It's a few days early, but I wanted to blog today on the upcoming holiday of Purim (Sunday February 28th). (I'm also out of town next week, so...if not now, when?)
Purim is such a happy holiday, that we often lose sight of the terribly disturbing events that set the holiday story in motion. Let us not forget: we rejoice only because we managed to overtake the evil Haman, and stop him from committing genocide against the Jews of Shushan.
Thus, Purim isn't just an opportunity to get happy. It's also a chance for us to step back and reflect about the state of anti-semitism (the irrational hatred of Jews) in the world, and in our own lives, today.
There is ample anecdotal evidence of persistent violent anti-Semitism in Europe today. This article is just one tiny representation of that. As far as widespread anti-Semitism in the United States in general, I strongly encourage you to check out the ample resources of the Anti-Defamation League, which tracks such incidents.
Hitting more closely to home is the question of anti-Semitism on our college campuses. For our college students: have you experienced it yet? (I hope you don't!)
Some have suggested that the most prominent expressions of anti-Semitism on campus today concern Israel. Opponents of Israel, and of Zionism (the belief in the right of the Jewish people to have a homeland of their own in Israel) express themselves in ways that are not just in political opposition to Israel - but are actually in religious/cultural opposition to Jews.
I don't know if you have heard about it, but lots of people (in the American Jewish community) have been talking about what happened a few weeks ago at UC Irvine, when the Israeli Ambassador Michael Oren came to speak there. You can read a posting about it on the LA Times website here. And you can watch some video from the event here:
There are obviously issues of free speech involved.
But, for me, the core question is one of dialogue. I was really struck by Ambassador Oren's response (which you can see in the above video) that he wished that the pro-Palestinian protesters would have stayed, instead of marching out en masse. Clearly the Ambassador is of the mindset that dialogue is a constructive process that will be necessary when/if we ever reach a peaceful conclusion to the Arab-Israeli issue.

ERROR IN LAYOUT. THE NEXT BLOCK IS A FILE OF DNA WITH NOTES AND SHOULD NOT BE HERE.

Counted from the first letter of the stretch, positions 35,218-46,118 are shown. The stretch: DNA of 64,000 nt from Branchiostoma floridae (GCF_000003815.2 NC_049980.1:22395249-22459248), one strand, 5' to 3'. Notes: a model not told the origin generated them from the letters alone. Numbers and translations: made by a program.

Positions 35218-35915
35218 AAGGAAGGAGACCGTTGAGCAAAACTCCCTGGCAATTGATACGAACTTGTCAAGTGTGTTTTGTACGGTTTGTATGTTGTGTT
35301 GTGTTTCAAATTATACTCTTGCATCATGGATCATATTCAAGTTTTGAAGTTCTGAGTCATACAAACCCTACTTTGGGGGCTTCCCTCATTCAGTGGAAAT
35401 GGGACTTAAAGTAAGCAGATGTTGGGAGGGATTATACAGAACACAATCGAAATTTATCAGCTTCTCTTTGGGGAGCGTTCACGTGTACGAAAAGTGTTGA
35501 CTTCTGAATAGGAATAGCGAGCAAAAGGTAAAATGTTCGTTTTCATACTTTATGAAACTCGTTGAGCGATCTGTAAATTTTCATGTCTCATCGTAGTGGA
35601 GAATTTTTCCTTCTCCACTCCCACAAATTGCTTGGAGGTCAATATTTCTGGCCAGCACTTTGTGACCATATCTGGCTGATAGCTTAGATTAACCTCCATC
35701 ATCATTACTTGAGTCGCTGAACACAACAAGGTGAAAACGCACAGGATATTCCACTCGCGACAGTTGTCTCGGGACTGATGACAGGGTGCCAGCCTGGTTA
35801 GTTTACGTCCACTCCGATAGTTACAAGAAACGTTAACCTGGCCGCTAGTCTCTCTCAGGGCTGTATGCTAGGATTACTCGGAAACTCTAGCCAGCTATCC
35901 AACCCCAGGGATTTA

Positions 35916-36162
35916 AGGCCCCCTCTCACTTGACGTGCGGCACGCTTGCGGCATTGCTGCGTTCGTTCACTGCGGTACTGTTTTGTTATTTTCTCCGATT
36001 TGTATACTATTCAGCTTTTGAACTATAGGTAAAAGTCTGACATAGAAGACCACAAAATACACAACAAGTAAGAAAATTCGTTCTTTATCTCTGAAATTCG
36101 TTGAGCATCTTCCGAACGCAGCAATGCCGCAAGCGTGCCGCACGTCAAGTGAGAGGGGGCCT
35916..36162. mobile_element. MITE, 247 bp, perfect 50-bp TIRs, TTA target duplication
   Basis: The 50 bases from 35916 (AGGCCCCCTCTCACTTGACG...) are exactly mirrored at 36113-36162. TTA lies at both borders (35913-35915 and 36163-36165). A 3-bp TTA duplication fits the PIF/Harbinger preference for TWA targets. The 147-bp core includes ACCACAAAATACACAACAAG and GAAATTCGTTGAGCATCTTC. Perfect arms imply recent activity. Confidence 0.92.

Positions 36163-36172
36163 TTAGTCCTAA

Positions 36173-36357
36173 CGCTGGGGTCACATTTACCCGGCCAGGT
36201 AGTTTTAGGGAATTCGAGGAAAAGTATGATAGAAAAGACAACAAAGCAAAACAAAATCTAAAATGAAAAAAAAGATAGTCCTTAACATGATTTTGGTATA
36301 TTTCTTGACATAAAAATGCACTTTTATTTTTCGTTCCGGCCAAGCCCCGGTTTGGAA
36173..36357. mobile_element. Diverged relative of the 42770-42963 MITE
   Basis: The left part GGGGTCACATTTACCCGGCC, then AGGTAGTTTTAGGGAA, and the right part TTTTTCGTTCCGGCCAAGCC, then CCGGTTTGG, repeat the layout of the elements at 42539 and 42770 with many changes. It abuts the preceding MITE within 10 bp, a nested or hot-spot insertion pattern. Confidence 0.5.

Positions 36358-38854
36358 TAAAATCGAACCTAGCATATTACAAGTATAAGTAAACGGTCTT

But what are the limits? At what point are we no longer Jewishly obligated to engage in the "other." (As someone who personally comes to these questions from the left side of the political spectrum, my default approach is to never shun dialogue, if it is an alternative to violence.) But I would call your attention to the VERY IMPORTANT and thought-provoking piece by Rabbi David Ellenson, written in 2007 during the Iranian President's controversial visit to New York City. It seems ever-relevant in light of the UC Irvine incident, because it seems hard for me to imagine that the pro-Palestinian protesters were interested in "real" or authentic dialogue. As Ellenson puts it, they seemed to be using the occasion for mere propaganda.
As Purim approaches this year, I would encourage you to do some soul-searching of your own. Think about the occasions in your life when you have experienced anti-Semitism (whether at college, or in school earlier in your life, on the ballfield, etc.). What was the nature of it? How did it make you feel?
If you have the chance to celebrate this Purim, and you've experienced a little bit of anti-Semitism in your life, then I would encourage you to also celebrate the fact that we live in a pretty amazing country - a country that officially prohibits such reckless attitudes and behavior - a country that celebrates the notion of being a bit different. Definitely watch the video here if you haven't seen it already.
Use this week as a chance, as well, to think about how you might respond the next time you encounter anti-Semitism (whether it be in the classroom, on the quad, in your dorm, or in your neighborhood). To what extent can/will you engage that person in dialogue, to try to get them to realize how painful their words/actions were to you? And to what extent will you shun dialogue, if you come to believe that they are actually filled with a disgusting sense of hate?
Much to think about...I'd love to hear your thoughts on these questions.